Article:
Playing Defense Against the Drones


Small, off-the-shelf drones have gotten much better, cheaper and easier to use in the past couple of years. About a million are in circulation worldwide right now; that number could double over the next year.

So what will our lives be like once drones are everywhere? That is the most captivating question about drones, in my opinion—much more interesting than the many gee-whiz stories published about the technology itself.

But speculating about that future is not very interesting; the usual narratives tend toward utopia or apocalypse, neither of which seems likely.

So I decided to spend some time with people who already live in the future. These are people who do not typically hang out together but who have been reckoning with nonmilitary drones in their everyday work. They include security experts, a celebrity-wedding planner, an animal-rights activist and a couple of prison wardens.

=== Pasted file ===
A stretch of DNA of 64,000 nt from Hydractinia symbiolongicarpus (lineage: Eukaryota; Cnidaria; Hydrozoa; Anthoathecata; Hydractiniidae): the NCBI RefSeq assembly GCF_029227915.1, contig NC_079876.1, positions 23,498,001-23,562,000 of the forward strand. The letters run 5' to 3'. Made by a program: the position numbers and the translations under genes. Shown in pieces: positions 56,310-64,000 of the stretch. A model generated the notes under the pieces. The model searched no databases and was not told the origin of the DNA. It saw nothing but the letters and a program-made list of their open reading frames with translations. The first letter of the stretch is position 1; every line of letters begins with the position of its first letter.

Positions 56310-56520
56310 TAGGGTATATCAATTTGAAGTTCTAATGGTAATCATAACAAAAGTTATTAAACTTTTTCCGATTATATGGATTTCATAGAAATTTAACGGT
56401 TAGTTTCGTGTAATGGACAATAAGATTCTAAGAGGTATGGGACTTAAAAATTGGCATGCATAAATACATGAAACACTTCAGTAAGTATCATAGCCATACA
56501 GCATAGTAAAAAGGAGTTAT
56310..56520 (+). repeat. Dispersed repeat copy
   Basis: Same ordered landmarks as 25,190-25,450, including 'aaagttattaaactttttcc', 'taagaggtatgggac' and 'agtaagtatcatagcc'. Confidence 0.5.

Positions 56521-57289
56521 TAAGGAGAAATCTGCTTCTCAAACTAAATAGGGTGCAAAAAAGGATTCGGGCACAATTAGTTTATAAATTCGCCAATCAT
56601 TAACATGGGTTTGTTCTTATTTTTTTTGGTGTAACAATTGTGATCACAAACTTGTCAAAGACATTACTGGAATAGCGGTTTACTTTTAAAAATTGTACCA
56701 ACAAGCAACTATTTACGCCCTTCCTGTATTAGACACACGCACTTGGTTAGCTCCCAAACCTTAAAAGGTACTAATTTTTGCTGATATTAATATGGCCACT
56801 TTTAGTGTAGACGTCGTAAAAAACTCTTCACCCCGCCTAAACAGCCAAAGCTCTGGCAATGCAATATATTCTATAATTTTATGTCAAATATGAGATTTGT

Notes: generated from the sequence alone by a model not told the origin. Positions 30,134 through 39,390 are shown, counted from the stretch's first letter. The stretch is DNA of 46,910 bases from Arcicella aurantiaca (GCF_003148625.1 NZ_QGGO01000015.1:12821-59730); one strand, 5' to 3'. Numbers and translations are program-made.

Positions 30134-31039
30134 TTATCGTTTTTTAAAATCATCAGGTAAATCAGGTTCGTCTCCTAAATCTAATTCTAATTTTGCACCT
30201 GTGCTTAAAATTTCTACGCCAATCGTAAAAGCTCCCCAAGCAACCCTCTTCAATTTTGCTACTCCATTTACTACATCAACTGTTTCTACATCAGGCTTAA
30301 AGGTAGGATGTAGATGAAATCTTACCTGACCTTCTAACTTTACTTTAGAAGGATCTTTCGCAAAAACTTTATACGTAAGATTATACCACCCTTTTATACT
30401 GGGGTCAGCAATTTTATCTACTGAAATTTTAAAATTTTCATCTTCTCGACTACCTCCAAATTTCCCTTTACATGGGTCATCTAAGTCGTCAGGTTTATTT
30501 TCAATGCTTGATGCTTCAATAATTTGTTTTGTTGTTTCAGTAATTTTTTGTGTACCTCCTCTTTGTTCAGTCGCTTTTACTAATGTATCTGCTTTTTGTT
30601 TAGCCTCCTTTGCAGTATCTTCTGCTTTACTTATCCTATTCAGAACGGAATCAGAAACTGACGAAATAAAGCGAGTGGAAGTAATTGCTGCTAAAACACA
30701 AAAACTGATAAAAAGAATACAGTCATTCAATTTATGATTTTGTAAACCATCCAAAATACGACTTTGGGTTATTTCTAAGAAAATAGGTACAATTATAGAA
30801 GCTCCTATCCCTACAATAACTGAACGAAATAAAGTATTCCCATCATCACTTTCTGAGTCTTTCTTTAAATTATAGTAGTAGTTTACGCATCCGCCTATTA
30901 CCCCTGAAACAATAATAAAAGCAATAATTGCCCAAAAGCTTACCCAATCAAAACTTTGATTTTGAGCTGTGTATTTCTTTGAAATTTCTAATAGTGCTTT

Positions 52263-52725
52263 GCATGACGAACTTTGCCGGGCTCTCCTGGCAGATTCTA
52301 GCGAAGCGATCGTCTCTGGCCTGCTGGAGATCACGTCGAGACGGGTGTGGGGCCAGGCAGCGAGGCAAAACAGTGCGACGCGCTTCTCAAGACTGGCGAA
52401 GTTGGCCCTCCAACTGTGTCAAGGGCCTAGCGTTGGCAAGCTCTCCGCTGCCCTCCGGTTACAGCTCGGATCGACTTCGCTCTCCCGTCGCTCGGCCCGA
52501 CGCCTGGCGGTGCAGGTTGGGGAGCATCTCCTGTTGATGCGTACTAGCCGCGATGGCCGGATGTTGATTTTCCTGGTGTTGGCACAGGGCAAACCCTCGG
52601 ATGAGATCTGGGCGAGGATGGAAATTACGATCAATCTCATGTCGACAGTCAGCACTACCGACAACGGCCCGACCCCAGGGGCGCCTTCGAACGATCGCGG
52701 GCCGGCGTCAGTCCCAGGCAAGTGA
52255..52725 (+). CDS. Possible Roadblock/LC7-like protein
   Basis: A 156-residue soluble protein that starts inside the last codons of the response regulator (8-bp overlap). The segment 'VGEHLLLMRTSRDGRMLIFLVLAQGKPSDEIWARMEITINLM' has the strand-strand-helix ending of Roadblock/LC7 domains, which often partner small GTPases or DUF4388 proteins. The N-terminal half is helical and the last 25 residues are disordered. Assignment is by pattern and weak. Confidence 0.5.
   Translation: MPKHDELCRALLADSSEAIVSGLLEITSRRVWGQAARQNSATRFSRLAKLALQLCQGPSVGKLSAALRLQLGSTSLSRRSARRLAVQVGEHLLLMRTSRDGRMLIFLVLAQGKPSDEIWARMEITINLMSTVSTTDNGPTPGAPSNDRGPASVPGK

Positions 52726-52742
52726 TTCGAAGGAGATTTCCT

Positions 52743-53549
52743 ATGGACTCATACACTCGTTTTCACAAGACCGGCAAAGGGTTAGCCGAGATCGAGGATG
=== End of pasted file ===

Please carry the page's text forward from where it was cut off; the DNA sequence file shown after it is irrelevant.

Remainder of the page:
I learned a lot from their stories. For one thing, psychology matters as much as technology. There is some comfort in that. I also came to appreciate the usefulness of nets. Large nets, small nets, all kinds of nets.

Things are about to get weird, in other words. Check out the full Atlantic article here.

GeneralAmanda Ripley